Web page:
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Peter McGill (1840-1842)

Peter McGill (McCutcheon) was born in August 1789 at Creebridge in Scotland. Businessman, he was mayor of Montréal from 1840 to 1842. He died 28 September 1860 in Montréal.

Attending grammar school in Scotland, Peter McCutcheon emigrated to Canada in June 1809, at the invitation of his uncle John McGill, a Loyalist  having made his fortune in Canada after the American Revolutionary War. He started his career in business at the bottom of the ladder as a clerk at Parker, Gerrard, Ogilvy & Company. One decade later, he became a junior partner in that firm, and the following year, in 1820, he launched his own company, McCutcheon & Dowie. Specialized in timber broking, the company progressively diversified its activities. Starting in 1825, he was in the import-export of various food products,  including alcohol and potash. In 1823, the business adopted the name of Peter McGill & Company, as the owner had changed his name. On March 21, 1821, Peter McCutcheon adopted his uncle’s name, in exchange of which he became his sole legatee.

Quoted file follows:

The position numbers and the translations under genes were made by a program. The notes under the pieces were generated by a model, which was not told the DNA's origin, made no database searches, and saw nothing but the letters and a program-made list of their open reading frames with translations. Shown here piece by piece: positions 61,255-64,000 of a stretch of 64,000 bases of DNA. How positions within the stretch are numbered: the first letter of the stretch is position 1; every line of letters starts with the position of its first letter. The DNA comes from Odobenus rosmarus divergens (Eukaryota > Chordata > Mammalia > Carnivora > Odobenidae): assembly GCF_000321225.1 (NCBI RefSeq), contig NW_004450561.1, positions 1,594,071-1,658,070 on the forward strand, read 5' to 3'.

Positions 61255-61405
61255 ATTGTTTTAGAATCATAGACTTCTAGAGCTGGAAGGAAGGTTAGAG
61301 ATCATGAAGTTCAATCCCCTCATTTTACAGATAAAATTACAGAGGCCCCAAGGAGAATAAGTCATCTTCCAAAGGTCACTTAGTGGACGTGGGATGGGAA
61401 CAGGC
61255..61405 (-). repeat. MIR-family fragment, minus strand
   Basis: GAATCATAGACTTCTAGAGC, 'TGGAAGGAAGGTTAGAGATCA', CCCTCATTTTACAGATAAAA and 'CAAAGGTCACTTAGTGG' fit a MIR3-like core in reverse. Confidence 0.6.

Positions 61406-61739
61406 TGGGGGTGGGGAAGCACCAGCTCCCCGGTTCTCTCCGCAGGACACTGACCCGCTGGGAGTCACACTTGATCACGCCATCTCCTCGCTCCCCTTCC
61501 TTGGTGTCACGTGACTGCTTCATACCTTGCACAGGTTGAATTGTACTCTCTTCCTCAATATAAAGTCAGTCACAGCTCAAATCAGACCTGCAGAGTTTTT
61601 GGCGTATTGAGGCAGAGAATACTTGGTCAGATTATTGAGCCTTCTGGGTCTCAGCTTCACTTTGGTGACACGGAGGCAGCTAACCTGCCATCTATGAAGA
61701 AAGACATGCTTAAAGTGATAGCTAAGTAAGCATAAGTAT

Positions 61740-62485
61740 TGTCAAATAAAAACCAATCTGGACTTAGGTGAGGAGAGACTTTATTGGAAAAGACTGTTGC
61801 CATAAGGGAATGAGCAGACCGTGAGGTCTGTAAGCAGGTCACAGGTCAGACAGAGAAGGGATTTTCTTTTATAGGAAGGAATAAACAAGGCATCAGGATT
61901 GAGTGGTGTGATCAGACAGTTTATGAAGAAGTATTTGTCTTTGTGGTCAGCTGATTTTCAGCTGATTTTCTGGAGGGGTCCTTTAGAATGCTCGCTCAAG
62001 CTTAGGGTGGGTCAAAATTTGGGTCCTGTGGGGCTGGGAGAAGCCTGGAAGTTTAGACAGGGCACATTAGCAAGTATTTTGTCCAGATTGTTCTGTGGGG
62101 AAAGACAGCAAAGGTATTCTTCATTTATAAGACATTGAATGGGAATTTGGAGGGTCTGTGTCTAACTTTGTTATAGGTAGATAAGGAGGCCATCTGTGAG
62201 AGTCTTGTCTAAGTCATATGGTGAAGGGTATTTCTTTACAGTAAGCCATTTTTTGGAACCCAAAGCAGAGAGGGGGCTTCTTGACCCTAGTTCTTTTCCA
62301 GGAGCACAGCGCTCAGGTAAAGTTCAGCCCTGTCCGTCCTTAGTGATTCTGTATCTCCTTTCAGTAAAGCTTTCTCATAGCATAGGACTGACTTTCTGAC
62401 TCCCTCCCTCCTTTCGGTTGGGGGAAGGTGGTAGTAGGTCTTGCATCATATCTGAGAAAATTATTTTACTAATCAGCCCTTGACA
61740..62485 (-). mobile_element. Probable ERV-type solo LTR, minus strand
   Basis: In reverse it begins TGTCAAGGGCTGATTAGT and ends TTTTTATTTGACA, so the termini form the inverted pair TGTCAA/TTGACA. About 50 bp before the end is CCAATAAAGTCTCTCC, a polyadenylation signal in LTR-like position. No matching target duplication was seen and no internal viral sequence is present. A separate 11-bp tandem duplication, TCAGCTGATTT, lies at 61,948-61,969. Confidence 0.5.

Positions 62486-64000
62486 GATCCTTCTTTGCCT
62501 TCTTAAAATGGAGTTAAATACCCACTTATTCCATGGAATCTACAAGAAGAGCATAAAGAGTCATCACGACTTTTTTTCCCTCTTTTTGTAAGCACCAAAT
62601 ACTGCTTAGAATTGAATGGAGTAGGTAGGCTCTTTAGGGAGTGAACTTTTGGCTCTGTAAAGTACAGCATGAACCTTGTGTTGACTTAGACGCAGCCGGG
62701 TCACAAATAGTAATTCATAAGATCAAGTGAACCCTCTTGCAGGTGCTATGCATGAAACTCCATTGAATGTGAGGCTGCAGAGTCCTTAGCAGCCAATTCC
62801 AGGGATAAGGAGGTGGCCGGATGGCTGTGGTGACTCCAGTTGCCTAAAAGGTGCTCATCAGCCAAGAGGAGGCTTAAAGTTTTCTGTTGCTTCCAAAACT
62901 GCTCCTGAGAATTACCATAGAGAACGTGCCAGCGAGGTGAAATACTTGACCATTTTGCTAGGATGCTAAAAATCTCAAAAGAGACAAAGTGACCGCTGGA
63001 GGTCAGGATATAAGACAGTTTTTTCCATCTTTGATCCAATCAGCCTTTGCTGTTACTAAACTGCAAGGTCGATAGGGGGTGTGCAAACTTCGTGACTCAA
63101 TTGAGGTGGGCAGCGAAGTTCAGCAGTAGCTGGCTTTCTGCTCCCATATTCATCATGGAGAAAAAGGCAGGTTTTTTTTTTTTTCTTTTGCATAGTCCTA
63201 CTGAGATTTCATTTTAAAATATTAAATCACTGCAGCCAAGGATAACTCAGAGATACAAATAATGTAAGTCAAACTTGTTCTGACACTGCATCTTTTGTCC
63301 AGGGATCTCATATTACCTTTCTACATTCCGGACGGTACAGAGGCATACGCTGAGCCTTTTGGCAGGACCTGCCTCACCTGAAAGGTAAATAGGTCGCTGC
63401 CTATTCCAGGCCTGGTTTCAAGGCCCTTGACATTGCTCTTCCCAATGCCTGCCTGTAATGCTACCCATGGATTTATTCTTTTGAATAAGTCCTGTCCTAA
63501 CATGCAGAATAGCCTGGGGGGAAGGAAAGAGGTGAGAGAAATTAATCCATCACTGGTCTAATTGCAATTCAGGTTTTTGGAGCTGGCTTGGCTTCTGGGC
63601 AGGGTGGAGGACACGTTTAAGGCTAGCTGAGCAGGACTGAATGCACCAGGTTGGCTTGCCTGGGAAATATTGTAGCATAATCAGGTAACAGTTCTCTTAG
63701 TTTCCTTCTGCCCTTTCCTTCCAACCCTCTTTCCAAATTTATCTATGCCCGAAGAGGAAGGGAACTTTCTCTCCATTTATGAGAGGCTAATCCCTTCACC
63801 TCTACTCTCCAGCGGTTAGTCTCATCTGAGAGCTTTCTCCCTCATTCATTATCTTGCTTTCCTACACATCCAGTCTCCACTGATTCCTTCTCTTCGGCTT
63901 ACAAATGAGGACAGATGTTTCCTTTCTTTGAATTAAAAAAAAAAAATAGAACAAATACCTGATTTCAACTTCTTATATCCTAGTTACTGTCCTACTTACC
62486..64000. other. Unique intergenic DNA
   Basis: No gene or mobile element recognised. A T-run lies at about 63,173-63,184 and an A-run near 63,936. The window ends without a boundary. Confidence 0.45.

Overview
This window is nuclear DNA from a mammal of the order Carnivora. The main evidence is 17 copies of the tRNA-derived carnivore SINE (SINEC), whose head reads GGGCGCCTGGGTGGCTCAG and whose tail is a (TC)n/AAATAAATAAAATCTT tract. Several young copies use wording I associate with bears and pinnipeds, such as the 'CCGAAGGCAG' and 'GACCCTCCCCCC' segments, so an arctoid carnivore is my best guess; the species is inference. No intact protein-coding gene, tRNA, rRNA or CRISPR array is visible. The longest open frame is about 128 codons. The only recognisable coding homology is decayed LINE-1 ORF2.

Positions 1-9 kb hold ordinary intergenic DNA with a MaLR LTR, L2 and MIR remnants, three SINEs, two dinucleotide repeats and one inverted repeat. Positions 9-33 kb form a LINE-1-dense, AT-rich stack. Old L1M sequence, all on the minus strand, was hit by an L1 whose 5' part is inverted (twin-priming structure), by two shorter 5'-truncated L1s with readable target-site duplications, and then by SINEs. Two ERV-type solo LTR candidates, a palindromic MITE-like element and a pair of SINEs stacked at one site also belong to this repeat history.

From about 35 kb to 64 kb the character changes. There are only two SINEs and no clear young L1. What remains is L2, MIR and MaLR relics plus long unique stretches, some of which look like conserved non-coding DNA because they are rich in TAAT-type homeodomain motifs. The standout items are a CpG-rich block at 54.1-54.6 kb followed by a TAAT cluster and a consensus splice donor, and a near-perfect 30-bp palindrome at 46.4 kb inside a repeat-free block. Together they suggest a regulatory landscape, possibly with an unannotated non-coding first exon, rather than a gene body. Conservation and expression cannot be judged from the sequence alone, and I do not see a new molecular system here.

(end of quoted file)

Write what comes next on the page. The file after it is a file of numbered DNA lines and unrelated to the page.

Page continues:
McGill was very active in politics, at both the national and municipal levels. He was a member of the Legislative Council of Lower Canada and its executive council as of 1832. In 1836, he was also a member of the Special Court of the Sessions of the Peace, in charge of the administration of current city business. He became the second mayor of Montréal after the coming into force in 1840 of the new charter incorporating Montréal as a city. During his two years at city hall, he was responsible for the introduction of the first by-laws relating to public markets, the Fire Department and the levying of property taxes.

See : Dictionary of Canadian Biography Online

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